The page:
MEND (7862_15)

Request

I am writing to make an open government request for all the information to which I am entitled under the Freedom of Information Act 2000.

It has come to my attention that the organisation Mend (www.mend.org.uk) claim to “secured the commitment to record Islamophobia as a separate crime flag” from ten police forces, including the West Midlands Police.

You can find this reference on page 14 of their Activity Report 2014. This report is available at the following URL and uploaded as an attachment:
http://mend.org.uk/wp-content/uploads/2014/12/MEND_Activity_Report_2014_Low_Res.pdf

There is a clear suggestion that it was specifically the work of Mend that led to a change of policy in West Midlands Police on 1 April 2014, when the force announced that hate crime would be better recorded and that “perceived identity” of the victim of religious hate crime would be recorded.

Please send me:

1) Confirmation of whether or not the work of Mend directly influenced the decision of the West Midlands Police to record Islamophobia under a separate crime flag.

2) Confirmation of whether or not the work of Mend directly influenced the decision of the West Midlands Police to improve recording of hate crime.

3) Confirmation of whether or not the work of Mend directly influenced the decision of the West Midlands Police to record “perceived identity” of the victim of religious hate crime.

4) If the work of any other groups influenced the above changes in policy detailed in points 1-3.

5) If the work other groups did influence the policy changes detailed in points 1-3, the names of the other groups.

6) Confirmation of the number of hate crime cases referred to the West Midlands Police by Mend in 2014.

7) Confirmation of the number of hate crime cases referred to the West Midlands Police by Mend since January 2015.

Response

Please find attached data with respect to questions 1-5.

West Midlands Police will neither confirm nor deny that we hold any data with respect to questions 6 and 7. This letter serves as a Refusal Notice under Section 17 of the Freedom of Information Act 2000 (the Act).

REASONS FOR DECISION

The Freedom of Information Act places two responsibilities on public authorities, the first of which is to confirm what information it holds and secondly to then disclose that information, unless exemptions apply.

In this case West Midlands Police will neither confirm nor deny the existence of any relevant data for questions 6 and 7 by virtue of Section 30(1). Nothing in this response should be taken as meaning that any of this information is or is not held by West Midlands Police.

This exemption and explanatory notes are shown here:

http://www.west-midlands.police.uk/docs/advice-centre/foi/exemptions.pdf

Please find following detailed reasoning on the application of this exemption.

Section 30
Harm

The release of information provided to authorities in confidence, may affect the public’s perception of the investigative process and make people more reluctant to report crime in the future. Under-reporting leads to an increase in undetected crime which has an adverse affect on the community. Therefore to allow a situation to occur whereby the details provided during reporting of an incident are routinely disclosed would likely to prejudice the ability of the public authority to carry out investigations.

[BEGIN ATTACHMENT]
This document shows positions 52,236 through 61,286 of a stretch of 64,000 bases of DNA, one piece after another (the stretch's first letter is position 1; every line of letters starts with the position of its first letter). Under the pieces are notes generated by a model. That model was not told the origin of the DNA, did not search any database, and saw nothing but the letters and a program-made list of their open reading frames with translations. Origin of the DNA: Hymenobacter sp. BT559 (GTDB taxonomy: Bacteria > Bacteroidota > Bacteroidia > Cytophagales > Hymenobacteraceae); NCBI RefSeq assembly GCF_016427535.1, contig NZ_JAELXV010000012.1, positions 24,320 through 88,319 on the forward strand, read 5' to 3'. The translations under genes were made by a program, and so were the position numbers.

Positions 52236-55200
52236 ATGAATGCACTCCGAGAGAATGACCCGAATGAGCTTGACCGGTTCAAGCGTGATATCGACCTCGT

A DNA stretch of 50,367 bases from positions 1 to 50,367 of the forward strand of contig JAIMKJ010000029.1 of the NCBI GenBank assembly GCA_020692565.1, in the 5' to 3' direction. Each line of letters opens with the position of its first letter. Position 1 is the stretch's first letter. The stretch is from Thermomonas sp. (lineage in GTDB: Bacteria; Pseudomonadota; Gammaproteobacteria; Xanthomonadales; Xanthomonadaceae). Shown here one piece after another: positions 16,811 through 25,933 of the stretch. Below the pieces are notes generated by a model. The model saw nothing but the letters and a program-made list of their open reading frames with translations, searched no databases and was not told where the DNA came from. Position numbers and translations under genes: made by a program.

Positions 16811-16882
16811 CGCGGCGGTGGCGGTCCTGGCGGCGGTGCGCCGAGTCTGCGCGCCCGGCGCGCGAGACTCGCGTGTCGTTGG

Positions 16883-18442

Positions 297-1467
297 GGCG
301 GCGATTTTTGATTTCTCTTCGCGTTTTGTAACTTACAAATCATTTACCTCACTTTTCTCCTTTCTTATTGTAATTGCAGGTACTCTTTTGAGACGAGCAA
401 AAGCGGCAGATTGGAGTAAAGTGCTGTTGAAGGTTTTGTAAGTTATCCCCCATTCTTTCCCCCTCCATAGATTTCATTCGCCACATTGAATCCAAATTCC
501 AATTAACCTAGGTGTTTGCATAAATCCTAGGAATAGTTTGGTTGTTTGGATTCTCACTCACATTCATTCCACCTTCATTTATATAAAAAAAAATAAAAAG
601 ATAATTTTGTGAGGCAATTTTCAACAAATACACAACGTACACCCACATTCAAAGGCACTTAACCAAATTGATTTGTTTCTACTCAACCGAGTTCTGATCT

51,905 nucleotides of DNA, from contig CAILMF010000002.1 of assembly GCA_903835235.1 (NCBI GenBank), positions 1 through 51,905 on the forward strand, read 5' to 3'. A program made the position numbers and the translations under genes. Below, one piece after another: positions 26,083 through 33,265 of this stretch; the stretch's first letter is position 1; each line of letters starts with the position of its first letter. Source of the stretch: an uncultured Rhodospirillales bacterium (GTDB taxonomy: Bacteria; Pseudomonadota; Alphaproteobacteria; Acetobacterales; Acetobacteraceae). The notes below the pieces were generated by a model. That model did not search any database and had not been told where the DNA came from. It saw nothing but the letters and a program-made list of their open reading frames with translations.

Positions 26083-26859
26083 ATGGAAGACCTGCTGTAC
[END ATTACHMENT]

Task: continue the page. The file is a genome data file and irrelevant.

Considerations Favouring Confirmation or denial

Confirming or denying the existence of information about reported incidents would provide greater transparency in the investigating process and the actions of a public authority. It is clear that there is a public interest in public authorities operating in as transparent a manner as possible, as this should ensure they operate effectively and efficiently.

Considerations Against Confirmation or denial

The release of information provided to authorities in confidence may affect the public’s perception of the investigative process and make people more reluctant to report crime in the future. This would impact on the level of service the police are able to provide to the local community.

Under-reporting leads to an increase in undetected crime which has an adverse affect on the community. Therefore to allow a situation to occur whereby the details provided during reporting of an incident are routinely disclosed would likely to prejudice the ability of the public authority to carry out investigations.

Conclusion

For a public interest test, issues that favour release need to be measured against issues that favour non-disclosure. The public interest is not what interests the public, or a particular individual, but what will be the greater good, if released, to the community as a whole.

I recognise that the public interest in being open and transparent is of great importance to all and release of information may assist in the public being more aware of the work that the police are carrying out. However, while the public interest considerations favouring confirmation or denial are noted, this must be balanced with the impact any response would have on the operational capability of the police.

Therefore it is my view protecting the ability of West Midlands Police to carry out investigations is greater importance than the advantage of public confidence from the disclosure of this information.

West Midlands Police will neither confirm nor deny the existence of information if it could lead to harm to the public or could compromise the future law enforcement role of the police.

Attachments

7862_ATTACHMENT_01

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